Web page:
Houston & Peach

Warner Robins council splits on Dehnad Center rezoning request, approves false alarm fine

WARNER ROBINS -- It took a tie-breaking vote from the mayor, but a businessman was able to get some residential property rezoned to commercial Monday.

The City Council split 3-3 on a request to rezone five residential lots behind the Dehnad Center, which is on Watson Boulevard across from Houston Healthcare. The lots are all along Cherokee Drive, which runs parallel to Watson behind the Dehnad Center.

The owner, Al Dehnad, bought the residential lots in recent years to expand the Dehnad Center with a focus on medical offices. He asked the council to rezone the lots commercial.

He told the council he would build a solid fence around the property to separate it from the residences on the other side of Cherokee Drive.

In the pre-council meeting, Councilman Mike Davis made clear that he planned to vote against the request. He asked the council members to consider whether they would want it across the street from their home.

“I think you are messing up a residential neighborhood,” Davis said. “I wouldn’t want it in my neighborhood so why would I do that to these people?”

The only resident of the neighborhood who spoke said he has lived there 20 years and did not object to Dehnad’s request.

When it came up for a vote, council members Carolyn Robbins and Clifford Holmes joined Davis in voting against the request. Council members Chuck Shaheen, Tim Thomas and Keith Lauritsen voted in favor.

Mayor Randy Toms broke the tie and said he voted to approve it because of the growth it could create in the area.

Dehnad said after the meeting that people are living in the homes being rezoned and he will have to wait until their leases are up before doing anything with the properties. He said it could be a couple of years before any work begins.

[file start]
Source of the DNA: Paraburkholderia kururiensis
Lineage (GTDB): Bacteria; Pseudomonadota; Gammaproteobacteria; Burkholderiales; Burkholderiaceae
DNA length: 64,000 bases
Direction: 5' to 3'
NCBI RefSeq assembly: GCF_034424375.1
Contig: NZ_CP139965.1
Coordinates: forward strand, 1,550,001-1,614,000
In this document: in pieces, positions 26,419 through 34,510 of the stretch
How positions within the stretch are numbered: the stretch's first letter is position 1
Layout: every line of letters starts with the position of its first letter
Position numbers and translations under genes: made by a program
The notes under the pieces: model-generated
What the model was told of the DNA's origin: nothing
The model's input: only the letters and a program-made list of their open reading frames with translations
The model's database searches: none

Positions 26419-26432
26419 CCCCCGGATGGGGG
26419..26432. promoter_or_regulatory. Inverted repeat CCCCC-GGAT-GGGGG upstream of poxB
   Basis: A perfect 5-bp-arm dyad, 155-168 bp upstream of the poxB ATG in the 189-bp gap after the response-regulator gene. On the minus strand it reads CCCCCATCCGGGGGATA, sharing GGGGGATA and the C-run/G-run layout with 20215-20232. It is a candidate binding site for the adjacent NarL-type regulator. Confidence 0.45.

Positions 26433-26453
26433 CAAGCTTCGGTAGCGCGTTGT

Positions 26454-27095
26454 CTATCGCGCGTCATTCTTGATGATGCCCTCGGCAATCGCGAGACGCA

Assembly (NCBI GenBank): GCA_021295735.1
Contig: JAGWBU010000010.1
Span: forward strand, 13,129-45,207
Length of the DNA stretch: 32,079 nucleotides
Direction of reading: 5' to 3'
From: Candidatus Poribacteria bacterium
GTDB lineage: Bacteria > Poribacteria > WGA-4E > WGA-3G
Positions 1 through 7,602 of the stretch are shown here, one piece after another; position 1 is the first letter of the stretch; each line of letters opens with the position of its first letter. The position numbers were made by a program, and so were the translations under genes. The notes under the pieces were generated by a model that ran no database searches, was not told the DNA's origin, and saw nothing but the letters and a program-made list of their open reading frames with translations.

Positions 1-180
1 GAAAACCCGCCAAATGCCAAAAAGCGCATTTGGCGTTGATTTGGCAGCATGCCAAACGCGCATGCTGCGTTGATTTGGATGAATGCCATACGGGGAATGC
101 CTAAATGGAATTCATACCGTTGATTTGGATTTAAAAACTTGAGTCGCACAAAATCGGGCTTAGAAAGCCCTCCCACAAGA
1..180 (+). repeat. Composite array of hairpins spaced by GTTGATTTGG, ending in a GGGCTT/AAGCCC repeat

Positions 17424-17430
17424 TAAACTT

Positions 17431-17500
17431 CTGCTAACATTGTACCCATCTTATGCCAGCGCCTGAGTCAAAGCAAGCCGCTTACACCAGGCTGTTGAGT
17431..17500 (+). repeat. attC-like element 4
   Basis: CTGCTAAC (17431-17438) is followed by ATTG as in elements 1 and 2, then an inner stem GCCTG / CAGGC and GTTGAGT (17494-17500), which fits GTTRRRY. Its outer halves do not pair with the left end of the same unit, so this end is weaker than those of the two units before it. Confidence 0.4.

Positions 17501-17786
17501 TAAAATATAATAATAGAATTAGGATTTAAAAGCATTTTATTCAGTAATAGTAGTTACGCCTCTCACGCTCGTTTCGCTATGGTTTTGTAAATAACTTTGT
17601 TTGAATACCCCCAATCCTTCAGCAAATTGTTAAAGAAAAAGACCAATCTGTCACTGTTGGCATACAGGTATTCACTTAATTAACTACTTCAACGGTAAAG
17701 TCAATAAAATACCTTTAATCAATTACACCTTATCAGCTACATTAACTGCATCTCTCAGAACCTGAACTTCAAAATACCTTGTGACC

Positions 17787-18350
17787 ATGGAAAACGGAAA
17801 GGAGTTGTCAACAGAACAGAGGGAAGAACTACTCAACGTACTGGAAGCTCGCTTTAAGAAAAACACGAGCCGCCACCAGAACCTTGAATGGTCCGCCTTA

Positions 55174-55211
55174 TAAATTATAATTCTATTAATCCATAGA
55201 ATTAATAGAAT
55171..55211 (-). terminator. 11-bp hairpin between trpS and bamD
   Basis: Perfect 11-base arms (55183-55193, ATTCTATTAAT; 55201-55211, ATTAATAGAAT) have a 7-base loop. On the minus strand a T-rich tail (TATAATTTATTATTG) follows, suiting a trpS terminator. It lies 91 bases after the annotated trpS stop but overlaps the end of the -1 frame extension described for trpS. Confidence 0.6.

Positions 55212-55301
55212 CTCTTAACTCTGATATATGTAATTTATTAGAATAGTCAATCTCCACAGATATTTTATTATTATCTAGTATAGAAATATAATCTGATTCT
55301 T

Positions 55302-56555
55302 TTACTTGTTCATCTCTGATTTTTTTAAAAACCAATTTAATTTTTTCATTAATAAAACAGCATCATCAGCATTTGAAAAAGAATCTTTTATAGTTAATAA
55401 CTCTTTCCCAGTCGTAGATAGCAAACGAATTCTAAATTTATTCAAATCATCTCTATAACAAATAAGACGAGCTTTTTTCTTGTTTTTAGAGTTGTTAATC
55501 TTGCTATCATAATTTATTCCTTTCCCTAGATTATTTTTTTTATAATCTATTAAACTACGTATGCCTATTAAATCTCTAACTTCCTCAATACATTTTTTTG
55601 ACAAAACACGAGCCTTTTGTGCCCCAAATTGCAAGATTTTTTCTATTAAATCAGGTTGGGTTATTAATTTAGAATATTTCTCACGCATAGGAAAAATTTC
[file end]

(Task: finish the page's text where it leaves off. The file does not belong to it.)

Another important vote at the meeting was considerably less controversial. The council voted unanimously, and without discussion, to approve an ordinance that would fine people for having multiple false alarms.

The first two false alarms would not incur a fine, but the third would be $50. The fine would increase incrementally with each subsequent false alarm. By the 10th false alarm, the fine would be $300.

Council members said in the pre-council meeting that they hadn’t heard any negative comments from the public since the proposal was discussed at the last council meeting.

The police department asked for the change due to the high number of false alarms officers were answering, particularly from businesses.

Also the council approved a contract of $402,000 from Warren & Associates Inc. to design and build renovations to City Hall. City Clerk Bill Harte said after the meeting that work could start in anywhere from three to nine months, and he expects it could take a year.

The work will be done in phases in different sections of the building so it will not require City Hall to relocate while the work is being done, Harte said.

To contact writer Wayne Crenshaw, call 256-9725.